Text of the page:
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Thailand maintains rate on growth concern

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October 9, 2008

Global Financial Crisis Impact:
Thailand maintains rate on growth concern, political turmoil

Thailand's central bank kept its benchmark interest rate unchanged after two increases since July to bolster confidence in an economy marred by political turmoil and as a global credit crisis stifles lending and investment, reported Bloomberg news.

The Bank of Thailand left its one-day bond repurchase rate at a 16-month high of 3.75 percent. Policy makers are ``ready to act'' to buoy the economy, said Duangmanee Vongpradhip, an assistant central bank governor.

Asian central bankers are shifting their focus to boosting growth as inflation worries ease and the global financial crisis gathers speed. Thailand's growth outlook is worsening after protesters vowed to step up efforts to oust the government as violent clashes with police yesterday left at least one person dead and 400 injured.

``Political tension would definitely undermine Thailand's economic growth,'' said Charl Kengchon, a Bangkok-based economist at Kasikorn Research Co, a unit of Kasikornbank Pcl, who expected the rate decision.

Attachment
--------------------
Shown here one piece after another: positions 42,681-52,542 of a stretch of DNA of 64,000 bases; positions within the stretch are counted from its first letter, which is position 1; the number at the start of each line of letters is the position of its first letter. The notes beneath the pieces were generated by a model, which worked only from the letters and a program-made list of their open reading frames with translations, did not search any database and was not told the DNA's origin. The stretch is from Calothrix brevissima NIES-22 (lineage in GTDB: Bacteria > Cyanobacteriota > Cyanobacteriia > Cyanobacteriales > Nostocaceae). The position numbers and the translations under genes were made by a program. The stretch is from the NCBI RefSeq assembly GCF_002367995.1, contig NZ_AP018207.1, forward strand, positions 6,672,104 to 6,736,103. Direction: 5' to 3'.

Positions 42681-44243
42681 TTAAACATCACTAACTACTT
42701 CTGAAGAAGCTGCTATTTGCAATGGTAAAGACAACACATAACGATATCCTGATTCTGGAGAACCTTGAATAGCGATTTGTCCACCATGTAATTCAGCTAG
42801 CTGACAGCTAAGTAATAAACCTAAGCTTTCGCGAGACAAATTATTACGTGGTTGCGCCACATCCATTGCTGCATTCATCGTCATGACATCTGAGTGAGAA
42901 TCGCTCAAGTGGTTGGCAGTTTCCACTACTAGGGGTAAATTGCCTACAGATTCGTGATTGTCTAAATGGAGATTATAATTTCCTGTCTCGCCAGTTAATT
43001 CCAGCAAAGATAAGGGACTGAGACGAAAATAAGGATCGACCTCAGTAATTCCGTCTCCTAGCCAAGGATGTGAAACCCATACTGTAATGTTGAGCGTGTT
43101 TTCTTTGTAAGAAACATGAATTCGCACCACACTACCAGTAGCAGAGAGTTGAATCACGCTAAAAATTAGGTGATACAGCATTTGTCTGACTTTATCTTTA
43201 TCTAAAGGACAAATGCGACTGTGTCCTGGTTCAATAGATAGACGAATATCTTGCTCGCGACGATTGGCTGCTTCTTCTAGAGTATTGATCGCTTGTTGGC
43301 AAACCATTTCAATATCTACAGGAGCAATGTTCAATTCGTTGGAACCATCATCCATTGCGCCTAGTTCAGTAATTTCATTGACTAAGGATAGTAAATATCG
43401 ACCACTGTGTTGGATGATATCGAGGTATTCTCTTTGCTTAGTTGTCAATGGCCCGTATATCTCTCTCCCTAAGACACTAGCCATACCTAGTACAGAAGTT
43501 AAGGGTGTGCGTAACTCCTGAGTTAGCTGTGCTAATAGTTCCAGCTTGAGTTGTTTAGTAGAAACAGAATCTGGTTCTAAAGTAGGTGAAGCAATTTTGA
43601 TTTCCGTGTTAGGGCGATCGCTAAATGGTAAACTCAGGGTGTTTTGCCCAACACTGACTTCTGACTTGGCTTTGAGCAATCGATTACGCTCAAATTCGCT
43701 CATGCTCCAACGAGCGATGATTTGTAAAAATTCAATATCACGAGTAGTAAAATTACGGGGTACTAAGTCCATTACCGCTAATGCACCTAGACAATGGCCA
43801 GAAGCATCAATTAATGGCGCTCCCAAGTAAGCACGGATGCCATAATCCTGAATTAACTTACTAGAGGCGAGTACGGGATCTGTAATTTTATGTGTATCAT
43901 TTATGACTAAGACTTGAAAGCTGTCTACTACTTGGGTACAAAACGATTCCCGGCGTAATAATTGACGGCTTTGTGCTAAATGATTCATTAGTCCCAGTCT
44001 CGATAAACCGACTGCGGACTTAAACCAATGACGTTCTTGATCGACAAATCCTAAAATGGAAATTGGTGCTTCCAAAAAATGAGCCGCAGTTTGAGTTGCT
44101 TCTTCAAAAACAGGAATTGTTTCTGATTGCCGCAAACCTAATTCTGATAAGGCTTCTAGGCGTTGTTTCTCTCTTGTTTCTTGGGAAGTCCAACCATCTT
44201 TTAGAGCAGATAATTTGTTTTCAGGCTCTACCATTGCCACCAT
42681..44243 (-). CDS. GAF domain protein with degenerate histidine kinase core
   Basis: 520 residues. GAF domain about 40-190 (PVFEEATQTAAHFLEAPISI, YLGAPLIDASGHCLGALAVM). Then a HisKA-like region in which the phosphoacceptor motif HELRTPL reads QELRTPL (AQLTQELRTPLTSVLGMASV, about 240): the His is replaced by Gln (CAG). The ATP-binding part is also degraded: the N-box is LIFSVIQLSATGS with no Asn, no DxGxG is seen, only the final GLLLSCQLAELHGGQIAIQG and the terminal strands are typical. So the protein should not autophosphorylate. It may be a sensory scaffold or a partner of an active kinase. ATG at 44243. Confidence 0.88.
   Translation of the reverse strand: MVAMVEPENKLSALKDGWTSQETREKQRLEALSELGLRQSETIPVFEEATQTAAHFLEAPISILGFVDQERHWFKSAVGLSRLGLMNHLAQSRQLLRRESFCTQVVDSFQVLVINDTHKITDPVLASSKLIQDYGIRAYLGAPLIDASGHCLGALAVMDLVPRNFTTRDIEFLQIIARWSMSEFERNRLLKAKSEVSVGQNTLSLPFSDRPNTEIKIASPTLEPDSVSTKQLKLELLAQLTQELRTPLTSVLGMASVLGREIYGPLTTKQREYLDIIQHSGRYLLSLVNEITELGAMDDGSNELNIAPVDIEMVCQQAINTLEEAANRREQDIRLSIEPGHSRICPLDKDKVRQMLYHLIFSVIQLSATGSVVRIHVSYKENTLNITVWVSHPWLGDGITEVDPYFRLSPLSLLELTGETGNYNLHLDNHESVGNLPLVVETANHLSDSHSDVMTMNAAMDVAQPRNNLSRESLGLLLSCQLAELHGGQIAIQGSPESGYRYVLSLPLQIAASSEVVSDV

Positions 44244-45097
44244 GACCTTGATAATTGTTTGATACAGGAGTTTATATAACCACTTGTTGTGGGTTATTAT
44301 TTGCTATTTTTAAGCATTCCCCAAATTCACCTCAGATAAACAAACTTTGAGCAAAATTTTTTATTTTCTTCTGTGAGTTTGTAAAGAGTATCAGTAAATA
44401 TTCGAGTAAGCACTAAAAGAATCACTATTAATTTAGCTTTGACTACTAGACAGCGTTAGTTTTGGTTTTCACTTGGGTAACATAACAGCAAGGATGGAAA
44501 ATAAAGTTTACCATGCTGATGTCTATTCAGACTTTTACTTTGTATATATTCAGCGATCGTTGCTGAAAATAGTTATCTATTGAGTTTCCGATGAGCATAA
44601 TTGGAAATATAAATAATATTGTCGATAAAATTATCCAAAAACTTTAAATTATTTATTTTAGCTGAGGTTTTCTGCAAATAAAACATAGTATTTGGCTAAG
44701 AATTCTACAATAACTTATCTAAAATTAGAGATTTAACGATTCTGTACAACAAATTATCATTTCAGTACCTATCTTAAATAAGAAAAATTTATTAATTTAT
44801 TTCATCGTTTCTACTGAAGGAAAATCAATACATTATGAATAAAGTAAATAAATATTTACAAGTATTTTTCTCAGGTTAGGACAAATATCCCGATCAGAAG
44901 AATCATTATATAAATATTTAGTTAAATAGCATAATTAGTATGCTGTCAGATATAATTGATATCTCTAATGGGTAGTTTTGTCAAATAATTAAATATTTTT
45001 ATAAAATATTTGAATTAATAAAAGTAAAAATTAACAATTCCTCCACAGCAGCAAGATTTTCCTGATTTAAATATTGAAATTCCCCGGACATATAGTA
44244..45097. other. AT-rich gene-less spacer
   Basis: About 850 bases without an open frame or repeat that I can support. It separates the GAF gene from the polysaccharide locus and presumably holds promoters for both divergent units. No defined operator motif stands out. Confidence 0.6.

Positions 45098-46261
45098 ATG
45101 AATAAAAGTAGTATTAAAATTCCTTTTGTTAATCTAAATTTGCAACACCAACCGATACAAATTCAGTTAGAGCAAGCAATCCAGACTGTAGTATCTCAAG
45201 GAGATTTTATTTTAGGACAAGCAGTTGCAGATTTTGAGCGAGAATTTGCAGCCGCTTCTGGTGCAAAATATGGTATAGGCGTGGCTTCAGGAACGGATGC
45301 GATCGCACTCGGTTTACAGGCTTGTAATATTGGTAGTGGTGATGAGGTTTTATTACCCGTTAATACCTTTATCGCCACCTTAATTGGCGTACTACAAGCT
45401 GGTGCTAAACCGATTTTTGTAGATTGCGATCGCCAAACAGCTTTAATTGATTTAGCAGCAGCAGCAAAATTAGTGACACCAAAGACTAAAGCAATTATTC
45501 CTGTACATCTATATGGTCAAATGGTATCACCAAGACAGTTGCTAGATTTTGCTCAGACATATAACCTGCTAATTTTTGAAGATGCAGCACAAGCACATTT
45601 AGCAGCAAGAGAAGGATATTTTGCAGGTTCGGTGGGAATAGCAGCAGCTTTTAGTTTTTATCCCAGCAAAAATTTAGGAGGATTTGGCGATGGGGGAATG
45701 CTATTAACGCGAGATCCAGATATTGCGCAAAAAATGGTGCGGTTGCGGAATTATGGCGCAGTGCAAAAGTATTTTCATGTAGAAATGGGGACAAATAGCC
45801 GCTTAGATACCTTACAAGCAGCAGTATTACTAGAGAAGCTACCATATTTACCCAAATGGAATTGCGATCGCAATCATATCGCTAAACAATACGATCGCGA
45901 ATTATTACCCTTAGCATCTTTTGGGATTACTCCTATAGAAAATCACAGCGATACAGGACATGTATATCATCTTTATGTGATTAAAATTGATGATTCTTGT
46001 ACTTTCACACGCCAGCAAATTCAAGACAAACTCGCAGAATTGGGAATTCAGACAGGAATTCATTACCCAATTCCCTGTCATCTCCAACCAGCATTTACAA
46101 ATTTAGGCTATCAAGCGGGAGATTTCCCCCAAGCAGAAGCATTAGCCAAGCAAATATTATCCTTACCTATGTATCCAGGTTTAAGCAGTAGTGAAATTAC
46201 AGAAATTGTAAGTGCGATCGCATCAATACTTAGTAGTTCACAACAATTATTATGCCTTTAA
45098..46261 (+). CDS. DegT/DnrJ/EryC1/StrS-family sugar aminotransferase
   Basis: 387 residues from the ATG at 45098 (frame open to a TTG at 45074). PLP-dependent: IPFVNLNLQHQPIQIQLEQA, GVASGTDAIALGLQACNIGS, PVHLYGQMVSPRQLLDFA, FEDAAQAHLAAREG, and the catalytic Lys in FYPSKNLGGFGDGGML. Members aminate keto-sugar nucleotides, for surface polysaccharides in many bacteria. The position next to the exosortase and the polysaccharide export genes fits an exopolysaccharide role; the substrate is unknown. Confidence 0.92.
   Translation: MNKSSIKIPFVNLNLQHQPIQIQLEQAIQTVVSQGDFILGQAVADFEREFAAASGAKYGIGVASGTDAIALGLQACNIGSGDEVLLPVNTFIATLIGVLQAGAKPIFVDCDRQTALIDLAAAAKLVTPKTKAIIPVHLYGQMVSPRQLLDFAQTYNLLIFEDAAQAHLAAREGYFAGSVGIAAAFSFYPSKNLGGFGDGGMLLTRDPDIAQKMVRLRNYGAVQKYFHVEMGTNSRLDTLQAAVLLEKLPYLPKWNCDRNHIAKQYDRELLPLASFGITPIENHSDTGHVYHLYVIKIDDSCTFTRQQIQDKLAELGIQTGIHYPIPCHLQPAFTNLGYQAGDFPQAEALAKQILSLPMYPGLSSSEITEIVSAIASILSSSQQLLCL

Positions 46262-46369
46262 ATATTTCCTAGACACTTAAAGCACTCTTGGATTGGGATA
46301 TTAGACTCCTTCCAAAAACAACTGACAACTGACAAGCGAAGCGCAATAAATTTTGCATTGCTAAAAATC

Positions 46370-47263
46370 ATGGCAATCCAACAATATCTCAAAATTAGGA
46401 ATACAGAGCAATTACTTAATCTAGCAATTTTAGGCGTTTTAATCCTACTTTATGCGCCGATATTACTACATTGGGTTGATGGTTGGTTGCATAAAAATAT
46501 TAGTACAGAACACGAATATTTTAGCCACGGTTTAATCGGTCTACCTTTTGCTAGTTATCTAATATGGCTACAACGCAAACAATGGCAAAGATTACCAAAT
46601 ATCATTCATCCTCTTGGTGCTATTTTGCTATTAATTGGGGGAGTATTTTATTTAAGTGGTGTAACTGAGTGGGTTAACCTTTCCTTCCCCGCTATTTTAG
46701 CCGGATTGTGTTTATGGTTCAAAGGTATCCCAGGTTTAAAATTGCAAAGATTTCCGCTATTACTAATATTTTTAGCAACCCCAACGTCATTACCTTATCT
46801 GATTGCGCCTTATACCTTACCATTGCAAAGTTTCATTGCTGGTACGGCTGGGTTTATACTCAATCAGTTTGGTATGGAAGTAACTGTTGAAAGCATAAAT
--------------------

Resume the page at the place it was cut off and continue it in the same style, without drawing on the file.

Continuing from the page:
``This is a serious risk but they would like to wait a little longer to cut to make a good assessment of the economic impact.''

Global growth is slowing after the collapse and bailout of banks in the US and Europe propelled the cost of borrowing in money markets to the highest ever. Central banks around the globe have injected billions of dollars into the financial system to spur lending and prevent the world from slipping into recession.

It may already be too late. Economists at JPMorgan Chase & Co. and UBS AG said the world is sliding into its first downturn since 2001.

The 15-nation euro area is teetering on the brink of a recession after contracting 0.2 percent between April and June; the Bank of Japan expects growth to remain ``sluggish'' and the U.S. may be heading for its worst downturn in at least a quarter century as the credit crisis forces employers to cut jobs and spending.

Thailand Central Bank Governor Tarisa Watanagase has said political uncertainty is a bigger risk to the nation's growth outlook than the global financial ``storm.''

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